Finally, remember that you can always buy multiple domain names and point them to the same site. This comes in useful if you’re not sure whether to buy the .com or the .us name, for example, or if you’re worried that people might misspell it. Be creative!
Once you register a domain name, you own that domain for the length of time that you specified, although you can potentially sell it or to transfer ownership to someone else.
The good news, though, is that if you want to buy a new domain name and to use that one instead, that’s not a problem. You’ll simply need to follow the same steps you followed when you purchased your first domain name and point the new name to your webserver.
Finally, while it’s true that you can change your domain name, it’s best not to make a habit of it. After all, the more you use your domain name, the more powerful it becomes. Every time you change it, you lose a bit of the value that you’d worked hard to instill in the old domain name.
This depends upon the nature of your question. When it comes to the domain checker, you don’t need to add www in front of the domains that you search for.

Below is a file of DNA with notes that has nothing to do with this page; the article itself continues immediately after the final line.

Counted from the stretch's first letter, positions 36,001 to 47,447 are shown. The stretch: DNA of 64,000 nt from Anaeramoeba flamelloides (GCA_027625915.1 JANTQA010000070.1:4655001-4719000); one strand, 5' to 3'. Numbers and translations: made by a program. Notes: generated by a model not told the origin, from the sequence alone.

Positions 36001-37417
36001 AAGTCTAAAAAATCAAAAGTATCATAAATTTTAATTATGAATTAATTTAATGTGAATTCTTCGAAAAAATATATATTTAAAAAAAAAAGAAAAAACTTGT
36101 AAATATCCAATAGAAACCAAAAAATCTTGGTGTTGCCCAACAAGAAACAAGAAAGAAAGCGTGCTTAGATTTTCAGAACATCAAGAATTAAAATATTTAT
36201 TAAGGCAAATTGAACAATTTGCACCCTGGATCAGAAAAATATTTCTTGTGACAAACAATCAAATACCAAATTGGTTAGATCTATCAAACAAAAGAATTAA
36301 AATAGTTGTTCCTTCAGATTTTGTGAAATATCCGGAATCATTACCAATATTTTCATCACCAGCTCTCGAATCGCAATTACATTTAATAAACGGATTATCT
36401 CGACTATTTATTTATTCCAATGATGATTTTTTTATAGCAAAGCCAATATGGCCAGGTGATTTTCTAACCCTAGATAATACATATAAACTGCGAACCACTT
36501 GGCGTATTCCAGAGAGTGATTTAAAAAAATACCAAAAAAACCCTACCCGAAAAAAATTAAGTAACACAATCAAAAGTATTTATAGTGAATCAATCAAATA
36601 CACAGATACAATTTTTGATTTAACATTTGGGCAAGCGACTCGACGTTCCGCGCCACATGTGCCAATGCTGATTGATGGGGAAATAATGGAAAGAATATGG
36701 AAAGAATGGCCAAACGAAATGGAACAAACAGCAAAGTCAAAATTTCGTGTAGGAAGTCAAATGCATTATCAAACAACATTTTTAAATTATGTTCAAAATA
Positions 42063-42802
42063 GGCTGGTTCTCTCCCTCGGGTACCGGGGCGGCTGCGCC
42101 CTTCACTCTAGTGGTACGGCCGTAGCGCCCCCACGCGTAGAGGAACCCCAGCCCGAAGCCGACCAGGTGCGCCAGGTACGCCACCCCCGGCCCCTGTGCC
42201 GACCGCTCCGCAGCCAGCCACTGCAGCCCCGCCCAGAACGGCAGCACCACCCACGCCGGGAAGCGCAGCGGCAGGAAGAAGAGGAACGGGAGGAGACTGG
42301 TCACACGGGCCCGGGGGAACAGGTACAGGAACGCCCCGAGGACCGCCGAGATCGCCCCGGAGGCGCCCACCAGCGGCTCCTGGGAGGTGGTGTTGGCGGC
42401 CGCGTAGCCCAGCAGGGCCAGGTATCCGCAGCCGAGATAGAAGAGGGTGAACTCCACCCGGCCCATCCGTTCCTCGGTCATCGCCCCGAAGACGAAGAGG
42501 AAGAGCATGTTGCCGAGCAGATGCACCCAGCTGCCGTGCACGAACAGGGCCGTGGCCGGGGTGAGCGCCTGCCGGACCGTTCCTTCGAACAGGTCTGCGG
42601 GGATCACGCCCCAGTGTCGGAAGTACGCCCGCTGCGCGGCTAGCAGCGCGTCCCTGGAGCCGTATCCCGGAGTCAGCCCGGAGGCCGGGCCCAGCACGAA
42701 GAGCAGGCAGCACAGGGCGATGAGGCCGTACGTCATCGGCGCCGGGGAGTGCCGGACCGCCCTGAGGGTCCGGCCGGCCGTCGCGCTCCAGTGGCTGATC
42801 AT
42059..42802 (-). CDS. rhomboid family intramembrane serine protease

When it comes to how you stylise your URL once you’ve bought it, it comes down to personal choice, although whichever you go with, you should make sure that it’s always consistent. If your website resolves at both http://www.yourname.com and http://yourname.com, it’s effectively treated as two different websites.
Historically, websites included www in front of the domain so that when their URLs were included on packaging, posters and other offline marketing materials, people knew that it was a ‘World Wide Web’ address. Nowadays, though, the internet is so ubiquitous that it’s no longer really necessary to include the www, and many people argue that removing it makes it easier for people to remember web addresses.